Job Satisfaction of Employees

Only available on StudyMode
  • Download(s) : 305
  • Published : December 12, 2010
Open Document
Text Preview



There are two types of data collection method use in my project report.– 1. Primary data
2. Secondary data.
In primary data the employees were approached directly to know their interest in the job and the satisfaction level being derived by them. Secondary data collection method was used by referring to various websites, books, magazines, journals and daily newspapers for collecting information regarding project under study.

Job satisfaction, a worker's sense of achievement and success, is generally perceived to be directly linked to productivity as well as to personal wellbeing. Job satisfaction implies doing a job one enjoys, doing it well, and being suitably rewarded for one's efforts. Job satisfaction further implies enthusiasm and happiness with one's work Job satisfaction ; describes how content an individual is with his or her job. The happier people are within their job, the more satisfied they are said to be. Job satisfaction is not the same as motivation, although it is clearly linked. Job design aims to enhance job satisfaction and performance, methods include job rotation, job enlargement and job enrichment. Other influences on satisfaction include the management style and culture, employee involvement, empowerment and autonomous work groups. Job satisfaction is a very important attribute which is frequently measured by organizations. The most common way of measurement is the use of rating scales where employees report their reactions to their jobs. Questions relate to rate of pay, work responsibilities, variety of tasks, promotional opportunities the work itself and co-workers.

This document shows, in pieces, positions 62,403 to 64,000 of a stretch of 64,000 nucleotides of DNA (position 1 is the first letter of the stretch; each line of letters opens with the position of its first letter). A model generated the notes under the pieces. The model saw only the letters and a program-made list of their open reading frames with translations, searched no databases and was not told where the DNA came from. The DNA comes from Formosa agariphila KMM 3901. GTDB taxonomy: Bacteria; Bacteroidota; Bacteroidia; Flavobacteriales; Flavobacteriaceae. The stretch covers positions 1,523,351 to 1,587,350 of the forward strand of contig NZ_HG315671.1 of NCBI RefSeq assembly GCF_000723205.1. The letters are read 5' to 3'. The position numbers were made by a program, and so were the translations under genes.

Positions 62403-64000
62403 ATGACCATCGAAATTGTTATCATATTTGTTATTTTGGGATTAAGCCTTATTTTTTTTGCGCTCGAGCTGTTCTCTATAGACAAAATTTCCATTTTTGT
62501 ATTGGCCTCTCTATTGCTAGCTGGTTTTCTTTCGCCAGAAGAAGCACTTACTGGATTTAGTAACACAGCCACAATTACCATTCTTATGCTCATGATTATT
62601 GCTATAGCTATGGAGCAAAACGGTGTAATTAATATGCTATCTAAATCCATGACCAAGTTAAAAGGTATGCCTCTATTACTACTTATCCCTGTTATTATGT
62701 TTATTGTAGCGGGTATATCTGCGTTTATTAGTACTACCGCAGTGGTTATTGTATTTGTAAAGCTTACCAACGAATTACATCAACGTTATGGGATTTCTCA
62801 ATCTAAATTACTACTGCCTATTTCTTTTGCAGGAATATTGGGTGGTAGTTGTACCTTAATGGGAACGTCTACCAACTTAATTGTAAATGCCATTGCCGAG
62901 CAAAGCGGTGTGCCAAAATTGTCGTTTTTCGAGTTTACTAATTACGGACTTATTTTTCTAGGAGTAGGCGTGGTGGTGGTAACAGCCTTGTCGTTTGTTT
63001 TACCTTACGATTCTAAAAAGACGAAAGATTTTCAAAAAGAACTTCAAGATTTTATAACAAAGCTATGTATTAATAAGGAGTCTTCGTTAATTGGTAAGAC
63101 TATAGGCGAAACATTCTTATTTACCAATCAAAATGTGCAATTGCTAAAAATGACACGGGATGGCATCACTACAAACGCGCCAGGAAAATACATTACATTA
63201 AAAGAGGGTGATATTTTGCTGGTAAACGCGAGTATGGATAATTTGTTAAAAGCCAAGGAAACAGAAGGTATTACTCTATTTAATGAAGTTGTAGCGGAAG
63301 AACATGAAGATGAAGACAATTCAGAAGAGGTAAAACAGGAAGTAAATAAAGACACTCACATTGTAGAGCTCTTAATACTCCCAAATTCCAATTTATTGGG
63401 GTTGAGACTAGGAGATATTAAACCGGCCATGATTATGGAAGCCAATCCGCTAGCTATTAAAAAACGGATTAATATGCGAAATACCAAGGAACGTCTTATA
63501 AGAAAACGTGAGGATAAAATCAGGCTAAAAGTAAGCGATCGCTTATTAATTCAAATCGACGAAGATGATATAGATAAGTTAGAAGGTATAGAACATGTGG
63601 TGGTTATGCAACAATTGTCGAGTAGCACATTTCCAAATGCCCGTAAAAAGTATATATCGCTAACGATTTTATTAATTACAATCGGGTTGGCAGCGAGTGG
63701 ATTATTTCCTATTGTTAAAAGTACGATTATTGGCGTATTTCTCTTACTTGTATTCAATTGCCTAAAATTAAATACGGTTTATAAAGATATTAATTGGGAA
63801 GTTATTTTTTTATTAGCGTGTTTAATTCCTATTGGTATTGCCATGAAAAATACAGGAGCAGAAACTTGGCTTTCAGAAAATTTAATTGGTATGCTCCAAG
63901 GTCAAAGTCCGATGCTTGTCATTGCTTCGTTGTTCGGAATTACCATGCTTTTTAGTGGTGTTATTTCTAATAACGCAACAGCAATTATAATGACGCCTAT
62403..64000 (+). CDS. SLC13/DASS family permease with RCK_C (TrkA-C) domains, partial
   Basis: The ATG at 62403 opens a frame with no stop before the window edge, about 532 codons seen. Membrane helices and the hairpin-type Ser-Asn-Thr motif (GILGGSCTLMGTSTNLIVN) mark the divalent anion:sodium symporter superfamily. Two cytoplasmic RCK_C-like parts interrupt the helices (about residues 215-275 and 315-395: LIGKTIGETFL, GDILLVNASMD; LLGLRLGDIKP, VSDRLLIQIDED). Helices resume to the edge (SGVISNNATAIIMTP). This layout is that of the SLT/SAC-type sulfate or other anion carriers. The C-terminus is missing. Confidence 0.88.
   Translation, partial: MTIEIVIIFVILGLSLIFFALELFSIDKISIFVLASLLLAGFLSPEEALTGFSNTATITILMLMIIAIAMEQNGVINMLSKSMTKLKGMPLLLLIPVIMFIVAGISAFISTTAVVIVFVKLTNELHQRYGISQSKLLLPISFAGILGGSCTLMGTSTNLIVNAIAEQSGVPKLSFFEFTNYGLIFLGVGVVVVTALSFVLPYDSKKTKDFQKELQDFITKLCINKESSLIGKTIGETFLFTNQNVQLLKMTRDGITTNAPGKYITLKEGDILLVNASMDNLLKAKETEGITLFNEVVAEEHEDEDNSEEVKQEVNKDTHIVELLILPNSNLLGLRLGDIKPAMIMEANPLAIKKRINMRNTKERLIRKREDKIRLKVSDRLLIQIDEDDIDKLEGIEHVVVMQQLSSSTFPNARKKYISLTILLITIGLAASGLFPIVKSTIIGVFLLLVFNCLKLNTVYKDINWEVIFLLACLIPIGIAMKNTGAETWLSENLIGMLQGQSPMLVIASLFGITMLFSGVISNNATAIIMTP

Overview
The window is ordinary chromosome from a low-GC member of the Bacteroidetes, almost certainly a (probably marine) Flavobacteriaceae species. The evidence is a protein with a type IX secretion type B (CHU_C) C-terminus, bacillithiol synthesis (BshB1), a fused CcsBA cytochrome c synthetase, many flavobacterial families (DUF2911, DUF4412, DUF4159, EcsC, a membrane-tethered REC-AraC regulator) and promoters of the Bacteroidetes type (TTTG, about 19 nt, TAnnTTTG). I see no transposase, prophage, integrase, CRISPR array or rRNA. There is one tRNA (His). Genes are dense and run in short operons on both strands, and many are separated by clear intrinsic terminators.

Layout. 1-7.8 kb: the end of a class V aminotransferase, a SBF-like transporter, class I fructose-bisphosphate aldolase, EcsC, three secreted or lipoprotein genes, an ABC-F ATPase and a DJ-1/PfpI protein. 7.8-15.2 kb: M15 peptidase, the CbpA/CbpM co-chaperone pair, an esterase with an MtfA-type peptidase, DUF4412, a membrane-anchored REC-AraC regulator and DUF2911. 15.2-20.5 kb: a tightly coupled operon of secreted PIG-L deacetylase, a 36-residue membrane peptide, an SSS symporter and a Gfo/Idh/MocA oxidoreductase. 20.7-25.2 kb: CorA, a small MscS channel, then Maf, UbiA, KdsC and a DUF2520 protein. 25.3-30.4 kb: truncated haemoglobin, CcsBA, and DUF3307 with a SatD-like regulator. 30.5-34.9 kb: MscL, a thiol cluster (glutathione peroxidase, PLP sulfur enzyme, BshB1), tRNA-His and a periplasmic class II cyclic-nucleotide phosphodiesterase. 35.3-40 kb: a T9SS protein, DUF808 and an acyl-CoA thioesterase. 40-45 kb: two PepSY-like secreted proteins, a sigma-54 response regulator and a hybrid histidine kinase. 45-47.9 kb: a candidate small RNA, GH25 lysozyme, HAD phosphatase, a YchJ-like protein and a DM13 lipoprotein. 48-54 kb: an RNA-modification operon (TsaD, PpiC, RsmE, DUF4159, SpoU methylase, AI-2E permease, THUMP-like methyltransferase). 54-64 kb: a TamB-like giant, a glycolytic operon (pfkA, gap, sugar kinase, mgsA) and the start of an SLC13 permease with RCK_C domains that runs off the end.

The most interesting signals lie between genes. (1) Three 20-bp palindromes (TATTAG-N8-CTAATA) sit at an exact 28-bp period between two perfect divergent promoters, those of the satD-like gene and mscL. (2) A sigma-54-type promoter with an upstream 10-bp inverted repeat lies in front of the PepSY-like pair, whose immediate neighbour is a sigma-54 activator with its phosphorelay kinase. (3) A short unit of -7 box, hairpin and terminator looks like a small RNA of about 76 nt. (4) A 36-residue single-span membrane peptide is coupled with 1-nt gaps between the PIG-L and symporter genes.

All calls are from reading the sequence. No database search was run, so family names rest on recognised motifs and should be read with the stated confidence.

For the organization, job satisfaction of its workers means a work force that is motivated and committed to high quality performance. Increased productivity—the quantity and quality of output per hour worked—seems to be a byproduct of improved quality of working life. It is important to note that the literature on the relationship between job satisfaction and productivity is neither conclusive nor consistent. However, studies dating back to Herzberg's (1957) have shown at least low correlation between high morale and high productivity, and it does seem logical that more satisfied workers will tend to add more value to an organization. Unhappy employees, who are motivated by fear of job loss, will not give 100 percent of their effort for very long. Though fear is a powerful motivator, it is also a temporary one, and as soon as the threat is lifted performance will decline. If job satisfaction is a worker benefit, surely the worker must be able to contribute to his or her own satisfaction and well-being on the job.


Adidas is on the move and always has been: It has had an adventurous history since it first grew out of a family business in Herzogenaurach, Germany in the 1920s. With the hostile separation of two brothers’ interests in the 1940s, nearly going bust in the 1980s and then executing two rescue operations, first by sending production offshore to Asia and then by reinventing itself into a design and marketing company, Adidas has riden the waves of change in the sports goods sector both up and down. Alongside its own brands, it owned the Saloman ski and sportswear brand for nearly a decade and now includes the Reebok, Taylormade Golf and Rockport brands in its stable. Things are now definitely on track and, if the current marketing slogan, “Impossible is Nothing", is anything to go by, the company is brimming with confidence. There are now over 1000 Adidas stores around the world and, in the run up to the Beijing Olympics the company opened an average of two stores a month in China. By 2010, the aim is to generate at least 30% of the group’s revenues through controlled space. To keep its brand in the public focus Adidas has also sponsored...
tracking img